Noted environmentalist David Suzuki is standing by his weekend speculation that frustration with governments’ handling of climate change could lead to protesters “blowing up” pipelines. After he broached the possibility, there was a flurry of accusations that he was inciting violence, but he countered Nov. 22 that “we’ve come to a time where civil disobedience is what we have to do now — to put our bodies on the line.” [node:read-more:link]

Climate Change and Economic Growth

(Jan 2009) Grim descriptions of the long‐term consequences of climate change have given the impression that the climate impacts from greenhouse gases threaten long‐ term economic growth. However, the impact of climate change on the global economy is likely to be quite small over the next 50 years. Severe impacts even by the end of the century are unlikely. The greatest threat that climate change poses to long‐term economic growth is from potentially excessive near‐term mitigation efforts. [node:read-more:link]

World’s largest rainforests still threatened

There was a 22 per cent surge in deforestation of Brazil’s Amazon Basin in the year ended last July, according to the government, which is led by President Jair Bolsonaro, a proponent of more development in the world’s largest rainforest. The government says 12,235 square kilometres were deforested between August 2020 and last July, the most since 2006. [node:read-more:link]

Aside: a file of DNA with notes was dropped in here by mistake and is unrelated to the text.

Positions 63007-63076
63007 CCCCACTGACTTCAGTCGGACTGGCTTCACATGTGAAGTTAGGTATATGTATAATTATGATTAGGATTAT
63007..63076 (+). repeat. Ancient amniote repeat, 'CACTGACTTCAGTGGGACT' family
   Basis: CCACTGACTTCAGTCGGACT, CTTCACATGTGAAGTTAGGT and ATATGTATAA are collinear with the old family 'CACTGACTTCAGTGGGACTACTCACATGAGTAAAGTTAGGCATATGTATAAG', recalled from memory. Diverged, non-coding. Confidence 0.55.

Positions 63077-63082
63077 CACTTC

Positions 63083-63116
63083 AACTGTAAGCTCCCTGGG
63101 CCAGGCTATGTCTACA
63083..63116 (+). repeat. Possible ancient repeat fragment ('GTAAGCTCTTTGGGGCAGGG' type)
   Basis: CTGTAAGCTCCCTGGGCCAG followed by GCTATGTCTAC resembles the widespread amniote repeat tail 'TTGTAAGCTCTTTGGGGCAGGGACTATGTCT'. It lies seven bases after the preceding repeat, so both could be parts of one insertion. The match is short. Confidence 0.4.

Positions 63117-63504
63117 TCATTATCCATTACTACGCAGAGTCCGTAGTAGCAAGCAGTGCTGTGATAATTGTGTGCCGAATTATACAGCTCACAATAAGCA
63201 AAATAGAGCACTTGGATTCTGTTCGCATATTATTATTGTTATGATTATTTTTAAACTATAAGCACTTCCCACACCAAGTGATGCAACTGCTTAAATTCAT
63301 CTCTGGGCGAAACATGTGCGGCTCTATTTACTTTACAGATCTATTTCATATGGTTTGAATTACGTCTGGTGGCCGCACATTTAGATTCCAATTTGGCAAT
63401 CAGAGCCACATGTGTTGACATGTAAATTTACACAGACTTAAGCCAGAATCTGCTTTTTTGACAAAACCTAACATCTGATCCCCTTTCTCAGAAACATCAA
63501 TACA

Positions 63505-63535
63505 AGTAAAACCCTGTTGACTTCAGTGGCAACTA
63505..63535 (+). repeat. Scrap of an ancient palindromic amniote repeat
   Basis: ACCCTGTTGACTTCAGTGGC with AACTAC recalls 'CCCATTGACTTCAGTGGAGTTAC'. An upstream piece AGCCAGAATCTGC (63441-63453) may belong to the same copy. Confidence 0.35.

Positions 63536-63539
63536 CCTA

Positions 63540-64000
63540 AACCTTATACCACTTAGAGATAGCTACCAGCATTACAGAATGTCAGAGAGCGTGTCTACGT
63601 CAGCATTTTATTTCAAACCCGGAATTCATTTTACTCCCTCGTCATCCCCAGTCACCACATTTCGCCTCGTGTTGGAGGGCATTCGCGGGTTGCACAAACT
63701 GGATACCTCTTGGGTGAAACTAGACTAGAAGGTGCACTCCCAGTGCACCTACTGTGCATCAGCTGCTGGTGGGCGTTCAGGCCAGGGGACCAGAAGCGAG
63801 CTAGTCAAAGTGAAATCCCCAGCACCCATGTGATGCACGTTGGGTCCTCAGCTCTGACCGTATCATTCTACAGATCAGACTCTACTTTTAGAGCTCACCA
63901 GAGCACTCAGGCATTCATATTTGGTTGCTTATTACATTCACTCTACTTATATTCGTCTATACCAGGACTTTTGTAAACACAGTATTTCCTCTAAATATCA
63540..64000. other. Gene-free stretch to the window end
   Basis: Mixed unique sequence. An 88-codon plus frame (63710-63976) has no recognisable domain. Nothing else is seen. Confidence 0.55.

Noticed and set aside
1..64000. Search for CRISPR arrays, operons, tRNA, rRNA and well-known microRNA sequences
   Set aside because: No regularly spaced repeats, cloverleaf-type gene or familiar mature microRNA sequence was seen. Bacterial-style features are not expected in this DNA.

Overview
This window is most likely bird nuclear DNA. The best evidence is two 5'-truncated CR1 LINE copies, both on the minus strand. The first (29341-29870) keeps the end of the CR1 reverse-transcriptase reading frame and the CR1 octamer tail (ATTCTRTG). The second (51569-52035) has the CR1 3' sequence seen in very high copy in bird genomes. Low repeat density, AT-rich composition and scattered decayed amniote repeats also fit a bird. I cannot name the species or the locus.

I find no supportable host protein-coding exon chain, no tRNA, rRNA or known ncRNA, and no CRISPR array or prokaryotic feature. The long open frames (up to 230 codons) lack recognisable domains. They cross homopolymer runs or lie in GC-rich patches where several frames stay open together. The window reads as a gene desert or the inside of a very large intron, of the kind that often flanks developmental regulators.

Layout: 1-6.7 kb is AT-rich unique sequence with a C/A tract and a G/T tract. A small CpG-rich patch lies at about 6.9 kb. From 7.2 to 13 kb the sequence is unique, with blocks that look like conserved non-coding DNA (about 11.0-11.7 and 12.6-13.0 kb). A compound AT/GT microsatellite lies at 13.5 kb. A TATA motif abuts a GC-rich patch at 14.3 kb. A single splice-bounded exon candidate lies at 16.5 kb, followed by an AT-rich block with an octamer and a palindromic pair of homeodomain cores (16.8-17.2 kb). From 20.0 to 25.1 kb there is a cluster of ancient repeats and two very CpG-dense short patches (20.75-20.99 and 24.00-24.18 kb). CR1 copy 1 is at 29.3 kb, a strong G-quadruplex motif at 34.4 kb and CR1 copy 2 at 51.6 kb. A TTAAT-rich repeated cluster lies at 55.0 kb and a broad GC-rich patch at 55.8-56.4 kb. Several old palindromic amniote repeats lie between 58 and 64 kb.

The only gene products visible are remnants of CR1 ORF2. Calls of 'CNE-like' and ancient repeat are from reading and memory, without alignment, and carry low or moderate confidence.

UofT scientist wins major prize

University of Toronto theoretical physicist and professor Sajeev John has won this year’s Gerhard Herzberg Canada Gold Medal for Science and Engineering. The prize, which comes with key funding, recognizes his work since 1984 on trapping light, a technology which has been used in laser surgery and now is seen as having applications for improving solar power technology. [node:read-more:link]

Biden and Xi virtual summit

U.S. President Joe Biden used a virtual meeting to press Chinese President Xi Jinping on human rights and trade but Xi, who has not left his country in nearly two years, warned against what he said is continued U.S. provocations over Taiwan. Xi likened the two countries “giant ships sailing in the sea” which needed steady hands to avoid a collision. [node:read-more:link]

More long-term promises on climate change

The 26th Conference of the Parties to the 1992 UN Framework Convention on Climate Change wound up on the weekend with nearly 200 leaders drafting a non-binding agreement to reduce greenhouse gas emissions. India, one of the major coal-users, succeeded in getting 11th-hour acceptance that the use of coal, a major global source of GHGs, should be phased “down” rather than “out.” [node:read-more:link]

No Ontario subsidy for EVs

Ontario Premier Doug Ford has flatly dismissed the possibility of reinstating a rebate program for buyers of electric vehicles that the previous government had implemented. “I'm not going to give rebates to guys that are buying $100,000 cars — millionaires," he said even though his own government is counting on rising EV sales to help curb emissions and other provinces’ have rebate programs. [node:read-more:link]

Three Amigos meet next week

Prime Minister Justin Trudeau will meet in Washington next week with Presidents Joe Biden of the U.S. and Andres Manuel Lopez Obrador of Mexico in the first gathering of the “Three Amigos” since 2016. The usually annual event was interrupted the election of Donald Trump and Trudeau’s office says COVID-19, climate change and migration are among the issues to be discussed. [node:read-more:link]